Truk Lagoon, FSM
The Amagisan Maru was originally built as a cargo/passenger ship serving the Japan-New York Line. The Japanese Navy took her over in 1943 and she was used as a special transport. During the Hailstone attack she was sunk by an aerial torpedo while carrying aviation fuel and diesel oil drums in her holds. The ship is one of the largest wrecks in the lagoon. Her most interesting features include a bow gun, "staff cars" in hold No. 2 and a tank truck on the sea floor. The Amagisan Maru was discovered in 1973 and now rests at a maximum depth of 190 fsw at her stern.
IJN I-169 Submarine
Truk Lagoon, FSM
The Shinohara/I-169 was a KD 6 A (I-168) Class submarine built for
the Imperial Japanese Navy in 1934. During the war the I-169 participated in the attack on Pearl Harbor, but
converted to an underwater transport due to her large size and range. After the fall of Saipan, she was one of the few ships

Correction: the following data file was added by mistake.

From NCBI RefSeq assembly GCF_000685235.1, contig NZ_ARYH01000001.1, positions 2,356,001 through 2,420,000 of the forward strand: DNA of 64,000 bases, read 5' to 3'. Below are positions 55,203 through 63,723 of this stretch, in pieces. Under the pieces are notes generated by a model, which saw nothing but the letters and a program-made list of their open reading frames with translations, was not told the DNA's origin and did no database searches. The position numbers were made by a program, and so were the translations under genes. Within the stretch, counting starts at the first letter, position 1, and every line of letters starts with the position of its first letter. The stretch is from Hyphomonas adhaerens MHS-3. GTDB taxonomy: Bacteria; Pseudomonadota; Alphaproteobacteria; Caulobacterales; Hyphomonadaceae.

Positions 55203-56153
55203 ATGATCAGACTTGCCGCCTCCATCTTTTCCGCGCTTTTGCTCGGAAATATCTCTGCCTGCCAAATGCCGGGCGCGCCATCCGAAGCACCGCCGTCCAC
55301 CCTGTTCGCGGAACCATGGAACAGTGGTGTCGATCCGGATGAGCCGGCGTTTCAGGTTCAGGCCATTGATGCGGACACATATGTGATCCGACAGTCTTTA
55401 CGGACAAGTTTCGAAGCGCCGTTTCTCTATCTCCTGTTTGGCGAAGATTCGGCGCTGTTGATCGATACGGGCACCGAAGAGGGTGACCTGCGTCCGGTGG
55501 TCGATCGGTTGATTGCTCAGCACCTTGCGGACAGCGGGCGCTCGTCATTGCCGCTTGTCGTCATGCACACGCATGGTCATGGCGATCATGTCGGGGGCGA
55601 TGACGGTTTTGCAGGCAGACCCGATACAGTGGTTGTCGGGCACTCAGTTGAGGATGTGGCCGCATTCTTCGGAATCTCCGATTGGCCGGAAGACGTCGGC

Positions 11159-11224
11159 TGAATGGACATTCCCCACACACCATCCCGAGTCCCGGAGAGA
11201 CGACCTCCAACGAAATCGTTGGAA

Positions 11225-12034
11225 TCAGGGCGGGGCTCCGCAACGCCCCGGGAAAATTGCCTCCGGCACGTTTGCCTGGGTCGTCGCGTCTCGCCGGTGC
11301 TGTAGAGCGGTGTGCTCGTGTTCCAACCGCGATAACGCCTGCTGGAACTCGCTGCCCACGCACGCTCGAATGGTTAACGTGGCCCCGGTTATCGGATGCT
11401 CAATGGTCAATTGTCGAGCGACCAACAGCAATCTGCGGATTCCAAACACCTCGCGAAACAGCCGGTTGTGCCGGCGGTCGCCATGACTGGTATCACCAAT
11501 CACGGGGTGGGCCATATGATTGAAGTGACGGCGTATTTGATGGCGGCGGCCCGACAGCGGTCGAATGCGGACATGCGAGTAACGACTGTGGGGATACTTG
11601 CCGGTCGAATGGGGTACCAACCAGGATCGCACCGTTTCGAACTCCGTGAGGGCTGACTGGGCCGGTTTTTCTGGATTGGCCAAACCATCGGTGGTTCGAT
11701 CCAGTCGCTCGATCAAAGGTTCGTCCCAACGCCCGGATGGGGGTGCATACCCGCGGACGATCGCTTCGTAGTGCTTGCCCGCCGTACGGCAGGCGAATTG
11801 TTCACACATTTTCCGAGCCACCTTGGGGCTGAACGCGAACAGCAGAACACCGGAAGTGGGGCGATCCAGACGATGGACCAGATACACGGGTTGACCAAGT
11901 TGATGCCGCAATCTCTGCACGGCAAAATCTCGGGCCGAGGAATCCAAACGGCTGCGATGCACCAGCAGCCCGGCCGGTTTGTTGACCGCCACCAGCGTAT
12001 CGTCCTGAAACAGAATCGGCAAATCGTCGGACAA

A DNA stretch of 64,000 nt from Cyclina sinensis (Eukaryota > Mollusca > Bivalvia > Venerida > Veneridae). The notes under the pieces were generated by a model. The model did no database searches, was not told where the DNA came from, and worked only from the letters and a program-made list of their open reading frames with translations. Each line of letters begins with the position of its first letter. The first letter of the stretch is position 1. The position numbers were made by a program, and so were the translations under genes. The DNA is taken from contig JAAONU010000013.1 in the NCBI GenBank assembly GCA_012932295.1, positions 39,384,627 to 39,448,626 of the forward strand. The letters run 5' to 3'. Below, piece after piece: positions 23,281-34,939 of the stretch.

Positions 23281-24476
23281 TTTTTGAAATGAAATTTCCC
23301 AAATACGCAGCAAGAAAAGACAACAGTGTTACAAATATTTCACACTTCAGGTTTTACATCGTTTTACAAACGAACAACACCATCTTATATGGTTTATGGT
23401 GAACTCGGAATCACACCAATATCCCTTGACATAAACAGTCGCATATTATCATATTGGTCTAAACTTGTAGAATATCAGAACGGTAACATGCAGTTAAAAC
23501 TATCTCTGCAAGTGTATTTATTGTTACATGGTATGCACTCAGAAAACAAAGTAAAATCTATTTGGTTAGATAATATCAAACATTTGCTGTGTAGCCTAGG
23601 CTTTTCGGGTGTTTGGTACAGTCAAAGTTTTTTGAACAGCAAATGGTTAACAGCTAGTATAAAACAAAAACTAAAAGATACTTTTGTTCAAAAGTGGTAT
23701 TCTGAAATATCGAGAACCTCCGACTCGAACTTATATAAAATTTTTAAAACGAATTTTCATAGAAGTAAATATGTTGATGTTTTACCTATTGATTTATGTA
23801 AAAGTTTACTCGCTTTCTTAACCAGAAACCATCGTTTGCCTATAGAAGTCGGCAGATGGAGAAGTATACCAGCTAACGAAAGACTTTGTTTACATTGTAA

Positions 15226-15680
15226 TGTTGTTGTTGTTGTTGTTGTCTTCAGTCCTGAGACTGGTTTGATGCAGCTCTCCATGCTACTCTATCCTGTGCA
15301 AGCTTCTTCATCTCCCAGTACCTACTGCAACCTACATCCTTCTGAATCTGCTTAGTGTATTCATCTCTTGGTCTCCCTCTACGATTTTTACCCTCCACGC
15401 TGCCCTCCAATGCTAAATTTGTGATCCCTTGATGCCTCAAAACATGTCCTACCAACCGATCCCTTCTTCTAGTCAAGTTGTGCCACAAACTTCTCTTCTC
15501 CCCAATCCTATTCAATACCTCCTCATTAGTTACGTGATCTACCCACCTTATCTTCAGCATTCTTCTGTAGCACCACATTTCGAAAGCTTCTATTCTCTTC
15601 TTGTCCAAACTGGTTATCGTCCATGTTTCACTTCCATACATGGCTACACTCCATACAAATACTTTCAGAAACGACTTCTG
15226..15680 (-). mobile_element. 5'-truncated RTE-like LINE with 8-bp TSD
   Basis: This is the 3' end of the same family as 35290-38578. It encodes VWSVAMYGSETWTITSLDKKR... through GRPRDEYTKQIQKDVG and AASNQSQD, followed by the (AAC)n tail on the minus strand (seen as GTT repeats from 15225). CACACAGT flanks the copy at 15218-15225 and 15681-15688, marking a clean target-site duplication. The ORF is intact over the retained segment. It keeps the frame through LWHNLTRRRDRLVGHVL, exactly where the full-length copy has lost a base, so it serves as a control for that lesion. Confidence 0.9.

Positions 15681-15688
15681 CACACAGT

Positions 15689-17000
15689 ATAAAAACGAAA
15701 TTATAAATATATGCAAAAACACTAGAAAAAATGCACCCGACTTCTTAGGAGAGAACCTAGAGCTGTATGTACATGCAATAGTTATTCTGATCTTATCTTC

that could keep Truk re-supplied.
The I-169 was lost in an American air attack, subsequent to the original "Hailstone" raid. As the air attack began, she dove to avoid damage but unfortunately, the crew failed to close the main induction valve and she flooded her forward compartments and sank herself.
The Japanese made immediate attempts to salvage her and discovered that some crewman in the after section of the submarine had survived the sinking. However, due to various problems the rescue and salvage failed and all hands were lost. The wreck was rediscovered in 1973 and Al Giddings made a documentary about the sub and the Japanese government’s subsequent recovery of a portion of the crew’s remains. Sadly, a Japanese diver was also lost during the recovery attempt. She now lies in 125 fsw.
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